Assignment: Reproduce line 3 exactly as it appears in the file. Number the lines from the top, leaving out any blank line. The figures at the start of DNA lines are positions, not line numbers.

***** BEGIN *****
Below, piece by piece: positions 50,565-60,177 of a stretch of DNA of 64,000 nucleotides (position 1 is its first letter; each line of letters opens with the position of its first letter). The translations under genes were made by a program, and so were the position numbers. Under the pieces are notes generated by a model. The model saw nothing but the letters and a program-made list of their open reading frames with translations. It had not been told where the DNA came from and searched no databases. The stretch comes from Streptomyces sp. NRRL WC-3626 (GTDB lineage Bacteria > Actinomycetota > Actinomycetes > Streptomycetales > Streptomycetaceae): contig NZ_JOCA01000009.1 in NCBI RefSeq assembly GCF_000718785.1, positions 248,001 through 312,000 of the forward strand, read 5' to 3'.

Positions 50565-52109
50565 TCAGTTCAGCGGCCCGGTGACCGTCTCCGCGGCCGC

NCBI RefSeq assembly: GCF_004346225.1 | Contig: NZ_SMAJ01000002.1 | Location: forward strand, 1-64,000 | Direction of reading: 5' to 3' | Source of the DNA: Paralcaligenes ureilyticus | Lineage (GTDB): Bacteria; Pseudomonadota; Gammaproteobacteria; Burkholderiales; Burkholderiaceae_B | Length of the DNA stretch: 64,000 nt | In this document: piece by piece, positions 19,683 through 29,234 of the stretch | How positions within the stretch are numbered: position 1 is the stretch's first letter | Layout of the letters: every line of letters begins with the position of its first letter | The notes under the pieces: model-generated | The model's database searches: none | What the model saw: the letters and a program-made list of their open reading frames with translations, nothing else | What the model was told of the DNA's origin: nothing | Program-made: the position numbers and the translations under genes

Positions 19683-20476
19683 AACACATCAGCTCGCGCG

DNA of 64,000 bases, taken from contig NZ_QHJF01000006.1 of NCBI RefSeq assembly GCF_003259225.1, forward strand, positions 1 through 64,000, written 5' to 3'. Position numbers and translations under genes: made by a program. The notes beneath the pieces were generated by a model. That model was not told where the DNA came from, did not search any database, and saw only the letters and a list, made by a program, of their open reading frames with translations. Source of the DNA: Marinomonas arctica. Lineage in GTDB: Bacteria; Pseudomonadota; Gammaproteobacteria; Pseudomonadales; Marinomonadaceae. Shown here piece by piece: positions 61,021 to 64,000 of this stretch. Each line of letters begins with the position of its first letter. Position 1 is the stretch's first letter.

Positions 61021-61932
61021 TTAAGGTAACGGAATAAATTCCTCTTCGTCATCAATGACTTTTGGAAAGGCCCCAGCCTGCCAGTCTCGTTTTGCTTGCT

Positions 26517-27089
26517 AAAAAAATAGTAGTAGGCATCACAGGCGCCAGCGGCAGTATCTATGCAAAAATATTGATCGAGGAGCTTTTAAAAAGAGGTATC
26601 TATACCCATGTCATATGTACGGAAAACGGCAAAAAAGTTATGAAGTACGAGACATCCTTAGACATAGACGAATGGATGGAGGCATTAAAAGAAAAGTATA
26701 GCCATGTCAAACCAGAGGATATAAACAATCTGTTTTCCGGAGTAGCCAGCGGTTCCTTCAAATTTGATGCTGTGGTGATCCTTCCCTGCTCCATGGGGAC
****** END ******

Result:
50565 TCAGTTCAGCGGCCCGGTGACCGTCTCCGCGGCCGC